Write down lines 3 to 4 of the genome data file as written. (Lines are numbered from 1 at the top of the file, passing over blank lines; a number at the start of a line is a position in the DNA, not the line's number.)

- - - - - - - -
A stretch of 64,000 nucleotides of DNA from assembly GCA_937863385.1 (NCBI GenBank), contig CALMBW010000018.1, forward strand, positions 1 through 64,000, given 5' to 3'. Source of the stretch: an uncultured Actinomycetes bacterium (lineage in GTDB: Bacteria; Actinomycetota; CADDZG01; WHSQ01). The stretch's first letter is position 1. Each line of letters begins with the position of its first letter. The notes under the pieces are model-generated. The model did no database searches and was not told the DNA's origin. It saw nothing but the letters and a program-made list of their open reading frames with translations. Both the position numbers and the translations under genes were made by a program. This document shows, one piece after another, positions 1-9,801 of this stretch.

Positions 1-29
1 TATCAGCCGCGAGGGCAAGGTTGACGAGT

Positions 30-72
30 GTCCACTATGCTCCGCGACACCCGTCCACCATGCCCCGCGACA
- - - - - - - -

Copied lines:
1 TATCAGCCGCGAGGGCAAGGTTGACGAGT

Positions 30-72